Concerning production, if the US tight oil boom hadn’t happened, more investment might have flowed to other exploration and production opportunities. However, for non-LTO production to have grown by an extra 3 MBD, companies would have had to invest–starting in the middle of the last decade–in the projects necessary to deliver that oil now. Were that many deepwater and conventional onshore projects deferred or canceled because companies anticipated today’s level of LTO production more than 5 years ago? And would Iraq, Libya and Nigeria be more reliable suppliers today if US companies hadn’t been drilling thousands of wells in shale formations for the last several years? Both propositions seem doubtful.
As for adjustments in demand, US petroleum consumption is already over 8% less than in 2007. And as we learned in the run-up to 2008, much of the oil demand in the developing world, where it has grown fastest, is less sensitive to changes in oil prices than demand in developed countries, due to high levels of consumer petroleum subsidies in the former. Petroleum product prices in the latter must increase significantly in order to get consumers there to cut their usage by enough to balance tight global supplies. That dynamic played an important role in oil prices coming very close to $150 per barrel six years ago, when average retail unleaded regular in the US peaked at $4.11 per gallon, equivalent to nearly $4.50 per gallon today.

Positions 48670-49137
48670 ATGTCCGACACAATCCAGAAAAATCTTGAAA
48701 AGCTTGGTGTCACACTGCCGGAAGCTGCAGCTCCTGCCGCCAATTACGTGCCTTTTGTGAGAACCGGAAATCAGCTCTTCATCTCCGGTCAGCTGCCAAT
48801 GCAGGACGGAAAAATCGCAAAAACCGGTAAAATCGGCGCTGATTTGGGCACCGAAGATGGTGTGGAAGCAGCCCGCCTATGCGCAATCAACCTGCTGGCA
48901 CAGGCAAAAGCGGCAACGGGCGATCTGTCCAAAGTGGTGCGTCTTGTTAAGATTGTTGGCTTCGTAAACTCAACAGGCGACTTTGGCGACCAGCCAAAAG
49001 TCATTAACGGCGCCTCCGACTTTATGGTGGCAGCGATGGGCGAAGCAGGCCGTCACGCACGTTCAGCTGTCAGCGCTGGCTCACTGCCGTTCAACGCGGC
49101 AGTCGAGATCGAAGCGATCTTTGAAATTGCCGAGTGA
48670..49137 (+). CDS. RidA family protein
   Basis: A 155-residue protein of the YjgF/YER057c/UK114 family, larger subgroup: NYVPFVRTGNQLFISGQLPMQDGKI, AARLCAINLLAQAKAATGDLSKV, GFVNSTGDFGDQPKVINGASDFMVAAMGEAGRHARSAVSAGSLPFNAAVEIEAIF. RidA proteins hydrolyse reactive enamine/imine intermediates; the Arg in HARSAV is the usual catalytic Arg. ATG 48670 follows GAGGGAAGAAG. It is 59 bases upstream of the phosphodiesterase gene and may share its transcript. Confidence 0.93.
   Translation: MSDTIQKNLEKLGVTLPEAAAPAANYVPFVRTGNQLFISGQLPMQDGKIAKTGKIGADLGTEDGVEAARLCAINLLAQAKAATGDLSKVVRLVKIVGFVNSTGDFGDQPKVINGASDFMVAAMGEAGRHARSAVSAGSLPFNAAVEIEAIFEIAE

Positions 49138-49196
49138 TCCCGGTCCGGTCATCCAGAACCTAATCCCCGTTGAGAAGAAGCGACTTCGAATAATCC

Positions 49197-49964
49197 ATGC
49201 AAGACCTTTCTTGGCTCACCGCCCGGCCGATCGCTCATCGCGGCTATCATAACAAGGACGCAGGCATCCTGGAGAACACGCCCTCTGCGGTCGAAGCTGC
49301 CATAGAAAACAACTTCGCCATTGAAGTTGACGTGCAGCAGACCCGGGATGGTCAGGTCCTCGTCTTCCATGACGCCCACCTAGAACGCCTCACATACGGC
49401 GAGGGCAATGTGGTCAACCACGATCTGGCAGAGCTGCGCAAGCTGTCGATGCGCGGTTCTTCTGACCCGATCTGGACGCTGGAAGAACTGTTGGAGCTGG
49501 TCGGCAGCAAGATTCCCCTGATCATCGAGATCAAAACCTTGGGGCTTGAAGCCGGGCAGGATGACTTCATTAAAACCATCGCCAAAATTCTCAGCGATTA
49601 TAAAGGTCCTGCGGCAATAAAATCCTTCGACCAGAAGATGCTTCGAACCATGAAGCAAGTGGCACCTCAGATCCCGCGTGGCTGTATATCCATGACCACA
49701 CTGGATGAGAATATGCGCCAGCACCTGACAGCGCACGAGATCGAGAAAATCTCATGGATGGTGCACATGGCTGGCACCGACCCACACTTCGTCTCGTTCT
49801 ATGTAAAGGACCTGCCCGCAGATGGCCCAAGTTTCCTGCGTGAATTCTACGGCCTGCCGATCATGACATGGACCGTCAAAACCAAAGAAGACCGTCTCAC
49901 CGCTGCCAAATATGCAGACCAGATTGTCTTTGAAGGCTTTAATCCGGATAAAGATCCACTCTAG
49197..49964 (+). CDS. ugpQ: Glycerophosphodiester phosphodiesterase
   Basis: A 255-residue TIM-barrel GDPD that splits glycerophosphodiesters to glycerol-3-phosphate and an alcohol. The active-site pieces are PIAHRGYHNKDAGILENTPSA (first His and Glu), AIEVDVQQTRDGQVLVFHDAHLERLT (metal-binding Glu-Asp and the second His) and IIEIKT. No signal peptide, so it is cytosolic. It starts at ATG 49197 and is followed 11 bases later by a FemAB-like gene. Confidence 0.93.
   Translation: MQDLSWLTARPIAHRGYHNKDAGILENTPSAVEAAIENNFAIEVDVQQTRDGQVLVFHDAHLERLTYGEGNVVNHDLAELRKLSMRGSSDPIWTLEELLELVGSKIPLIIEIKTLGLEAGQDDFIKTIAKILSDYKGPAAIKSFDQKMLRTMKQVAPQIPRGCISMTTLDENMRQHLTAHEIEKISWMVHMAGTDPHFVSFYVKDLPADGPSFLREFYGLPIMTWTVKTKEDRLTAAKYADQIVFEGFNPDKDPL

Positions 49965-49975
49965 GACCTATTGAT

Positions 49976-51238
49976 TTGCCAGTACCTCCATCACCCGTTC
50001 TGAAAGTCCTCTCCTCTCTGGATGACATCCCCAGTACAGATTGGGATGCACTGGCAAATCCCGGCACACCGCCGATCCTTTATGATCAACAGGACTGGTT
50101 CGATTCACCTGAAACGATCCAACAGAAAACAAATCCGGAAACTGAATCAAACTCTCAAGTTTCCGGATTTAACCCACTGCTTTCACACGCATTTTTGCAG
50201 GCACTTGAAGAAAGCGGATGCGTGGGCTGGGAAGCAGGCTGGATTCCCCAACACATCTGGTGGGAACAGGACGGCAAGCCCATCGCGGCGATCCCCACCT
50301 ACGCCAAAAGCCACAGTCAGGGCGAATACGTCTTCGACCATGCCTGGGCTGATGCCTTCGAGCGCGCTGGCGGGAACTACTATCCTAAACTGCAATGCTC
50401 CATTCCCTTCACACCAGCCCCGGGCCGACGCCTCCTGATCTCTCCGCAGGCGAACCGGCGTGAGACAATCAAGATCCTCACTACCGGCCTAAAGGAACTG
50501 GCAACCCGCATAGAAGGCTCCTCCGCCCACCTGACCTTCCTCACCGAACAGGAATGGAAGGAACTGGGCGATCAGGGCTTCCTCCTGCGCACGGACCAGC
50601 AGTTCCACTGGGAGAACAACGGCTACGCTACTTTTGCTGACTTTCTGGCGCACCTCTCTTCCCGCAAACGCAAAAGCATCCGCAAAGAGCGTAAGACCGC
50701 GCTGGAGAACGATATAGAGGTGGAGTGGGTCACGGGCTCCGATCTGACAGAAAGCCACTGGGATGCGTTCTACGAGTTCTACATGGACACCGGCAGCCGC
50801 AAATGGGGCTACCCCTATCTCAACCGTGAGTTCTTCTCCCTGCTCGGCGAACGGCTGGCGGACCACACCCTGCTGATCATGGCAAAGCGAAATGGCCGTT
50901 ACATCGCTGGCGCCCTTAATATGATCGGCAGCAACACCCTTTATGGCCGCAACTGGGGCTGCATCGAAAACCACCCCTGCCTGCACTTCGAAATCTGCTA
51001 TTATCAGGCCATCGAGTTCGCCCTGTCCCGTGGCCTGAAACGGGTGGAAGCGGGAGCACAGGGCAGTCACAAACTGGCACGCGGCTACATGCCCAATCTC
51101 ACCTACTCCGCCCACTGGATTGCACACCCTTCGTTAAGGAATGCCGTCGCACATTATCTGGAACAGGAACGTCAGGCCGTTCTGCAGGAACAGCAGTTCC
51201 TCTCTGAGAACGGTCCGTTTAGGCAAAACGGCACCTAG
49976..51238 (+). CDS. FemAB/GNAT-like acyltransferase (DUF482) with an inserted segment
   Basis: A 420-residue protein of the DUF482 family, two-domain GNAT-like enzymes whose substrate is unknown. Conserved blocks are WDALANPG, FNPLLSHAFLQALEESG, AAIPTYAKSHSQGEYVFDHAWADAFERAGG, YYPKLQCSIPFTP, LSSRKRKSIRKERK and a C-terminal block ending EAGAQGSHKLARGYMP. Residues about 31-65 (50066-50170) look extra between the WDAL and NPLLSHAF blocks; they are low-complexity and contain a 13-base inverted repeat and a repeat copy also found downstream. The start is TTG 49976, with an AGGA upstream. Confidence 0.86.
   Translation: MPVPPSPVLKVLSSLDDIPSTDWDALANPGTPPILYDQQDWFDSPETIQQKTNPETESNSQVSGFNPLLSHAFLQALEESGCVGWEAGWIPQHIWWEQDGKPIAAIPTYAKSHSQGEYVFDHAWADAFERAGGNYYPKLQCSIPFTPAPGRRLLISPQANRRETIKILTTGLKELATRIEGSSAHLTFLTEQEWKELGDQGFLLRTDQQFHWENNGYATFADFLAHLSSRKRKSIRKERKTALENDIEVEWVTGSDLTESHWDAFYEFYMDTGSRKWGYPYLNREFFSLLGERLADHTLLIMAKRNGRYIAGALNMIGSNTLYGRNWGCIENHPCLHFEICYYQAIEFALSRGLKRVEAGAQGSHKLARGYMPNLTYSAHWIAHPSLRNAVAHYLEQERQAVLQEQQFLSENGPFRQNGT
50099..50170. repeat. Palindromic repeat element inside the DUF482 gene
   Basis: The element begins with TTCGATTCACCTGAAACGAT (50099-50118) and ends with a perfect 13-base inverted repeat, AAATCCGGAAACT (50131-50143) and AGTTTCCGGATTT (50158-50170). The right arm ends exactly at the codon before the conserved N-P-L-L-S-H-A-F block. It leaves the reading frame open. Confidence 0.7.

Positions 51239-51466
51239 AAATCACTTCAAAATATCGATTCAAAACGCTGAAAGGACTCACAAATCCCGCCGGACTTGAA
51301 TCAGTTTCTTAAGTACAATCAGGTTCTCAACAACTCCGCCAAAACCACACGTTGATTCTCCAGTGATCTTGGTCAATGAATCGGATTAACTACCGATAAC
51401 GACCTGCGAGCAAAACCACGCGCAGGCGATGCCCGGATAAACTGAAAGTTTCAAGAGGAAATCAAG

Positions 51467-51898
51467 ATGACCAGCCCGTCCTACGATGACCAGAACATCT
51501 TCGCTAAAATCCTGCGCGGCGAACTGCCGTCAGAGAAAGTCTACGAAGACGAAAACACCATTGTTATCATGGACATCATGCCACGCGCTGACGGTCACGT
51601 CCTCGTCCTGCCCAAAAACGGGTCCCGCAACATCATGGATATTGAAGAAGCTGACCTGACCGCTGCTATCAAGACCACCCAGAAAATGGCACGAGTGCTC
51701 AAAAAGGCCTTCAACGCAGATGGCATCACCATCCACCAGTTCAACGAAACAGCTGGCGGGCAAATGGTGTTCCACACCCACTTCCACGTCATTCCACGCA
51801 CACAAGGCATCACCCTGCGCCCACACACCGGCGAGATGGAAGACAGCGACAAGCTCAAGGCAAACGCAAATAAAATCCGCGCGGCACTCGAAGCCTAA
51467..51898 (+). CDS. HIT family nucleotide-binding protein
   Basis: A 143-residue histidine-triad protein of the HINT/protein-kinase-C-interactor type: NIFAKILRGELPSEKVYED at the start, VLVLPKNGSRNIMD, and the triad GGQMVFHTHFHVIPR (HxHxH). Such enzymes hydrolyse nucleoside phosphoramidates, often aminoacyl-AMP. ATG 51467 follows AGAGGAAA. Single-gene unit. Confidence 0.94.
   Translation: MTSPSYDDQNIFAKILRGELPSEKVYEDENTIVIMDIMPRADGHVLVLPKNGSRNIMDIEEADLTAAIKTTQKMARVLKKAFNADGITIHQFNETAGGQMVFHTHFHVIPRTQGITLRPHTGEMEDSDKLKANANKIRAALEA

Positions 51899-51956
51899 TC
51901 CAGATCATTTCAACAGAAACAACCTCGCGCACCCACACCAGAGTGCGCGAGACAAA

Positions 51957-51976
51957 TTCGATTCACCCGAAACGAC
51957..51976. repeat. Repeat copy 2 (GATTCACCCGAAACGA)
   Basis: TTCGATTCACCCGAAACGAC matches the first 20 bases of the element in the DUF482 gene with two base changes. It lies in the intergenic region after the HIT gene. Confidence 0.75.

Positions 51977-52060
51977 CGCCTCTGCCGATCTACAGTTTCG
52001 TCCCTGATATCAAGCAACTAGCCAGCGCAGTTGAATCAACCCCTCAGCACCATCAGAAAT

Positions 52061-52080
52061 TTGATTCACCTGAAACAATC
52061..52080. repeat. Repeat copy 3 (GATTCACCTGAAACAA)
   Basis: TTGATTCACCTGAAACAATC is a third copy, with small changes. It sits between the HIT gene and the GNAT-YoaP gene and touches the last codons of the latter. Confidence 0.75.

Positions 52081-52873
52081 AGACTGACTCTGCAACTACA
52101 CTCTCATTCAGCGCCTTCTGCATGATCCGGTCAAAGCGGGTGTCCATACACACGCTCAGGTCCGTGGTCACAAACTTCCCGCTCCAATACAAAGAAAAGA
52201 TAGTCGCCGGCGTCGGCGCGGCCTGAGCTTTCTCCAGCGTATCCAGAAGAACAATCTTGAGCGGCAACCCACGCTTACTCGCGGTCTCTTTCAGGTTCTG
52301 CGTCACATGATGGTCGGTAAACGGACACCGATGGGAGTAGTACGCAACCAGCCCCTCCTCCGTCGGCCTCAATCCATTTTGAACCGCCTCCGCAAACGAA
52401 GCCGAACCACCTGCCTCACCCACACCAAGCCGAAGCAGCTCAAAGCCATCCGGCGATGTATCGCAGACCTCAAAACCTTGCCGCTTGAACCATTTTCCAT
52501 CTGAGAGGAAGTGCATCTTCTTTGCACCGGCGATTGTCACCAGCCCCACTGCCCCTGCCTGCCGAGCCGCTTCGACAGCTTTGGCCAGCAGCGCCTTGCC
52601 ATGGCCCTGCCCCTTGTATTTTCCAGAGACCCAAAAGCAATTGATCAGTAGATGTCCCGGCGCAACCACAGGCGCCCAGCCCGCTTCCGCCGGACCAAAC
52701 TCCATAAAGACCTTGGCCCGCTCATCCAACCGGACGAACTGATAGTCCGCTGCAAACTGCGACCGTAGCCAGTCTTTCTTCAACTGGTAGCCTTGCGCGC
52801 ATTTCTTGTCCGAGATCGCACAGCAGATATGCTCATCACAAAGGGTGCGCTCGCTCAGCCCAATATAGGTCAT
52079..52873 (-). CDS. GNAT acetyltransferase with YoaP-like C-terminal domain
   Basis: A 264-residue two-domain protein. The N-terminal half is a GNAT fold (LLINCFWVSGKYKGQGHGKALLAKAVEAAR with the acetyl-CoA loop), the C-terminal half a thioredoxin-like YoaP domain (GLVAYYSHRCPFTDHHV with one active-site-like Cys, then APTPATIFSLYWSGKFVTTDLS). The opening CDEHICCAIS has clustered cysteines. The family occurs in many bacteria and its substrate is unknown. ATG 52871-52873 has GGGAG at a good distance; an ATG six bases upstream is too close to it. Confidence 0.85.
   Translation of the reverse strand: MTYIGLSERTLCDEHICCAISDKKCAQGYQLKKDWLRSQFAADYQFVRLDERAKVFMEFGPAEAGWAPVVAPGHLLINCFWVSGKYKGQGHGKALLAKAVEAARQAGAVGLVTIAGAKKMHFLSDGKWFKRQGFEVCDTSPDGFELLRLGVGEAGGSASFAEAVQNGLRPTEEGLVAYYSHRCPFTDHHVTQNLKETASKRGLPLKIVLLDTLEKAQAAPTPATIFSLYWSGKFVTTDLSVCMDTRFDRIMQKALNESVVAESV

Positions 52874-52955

So to summarize, if the US tight oil boom hadn’t happened, it’s unlikely that other non-OPEC production would have increased by a similar amount in the meantime, or that OPEC would have the capability or inclination to make up the resulting shortfall versus current demand out of its spare capacity. Demand would have had to adjust lower, and that only happens when oil and product prices rise significantly. With oil already at $100 per barrel, it’s not hard to imagine such a scenario adding at least $40 to oil prices–just over half the 2007-8 spike. Combined with higher net oil imports, that would have expanded this year’s US trade deficit by around $230 billion. US gasoline prices today would average near $4.60 per gallon, instead of $3.54, taking an extra $140 billion a year out of consumers’ pockets.
We can never be certain about what would have happened without the current surge in US tight oil, but for a reminder of how a similar situation was characterized just a few years ago, please Google “2008 oil crisis”. If we found ourselves in similar circumstances today, then the heated Congressional hearings and angry consumers to which Mr. Yergin alluded in his remarks would almost certainly have been major topics at EIA’s 2014 conference, instead of the realistic prospect of legalized US oil exports.
A different version of this posting was previously published on the website of Pacific Energy Development Corporation.
Photo Credit: Missing Oil Crisis/shutterstock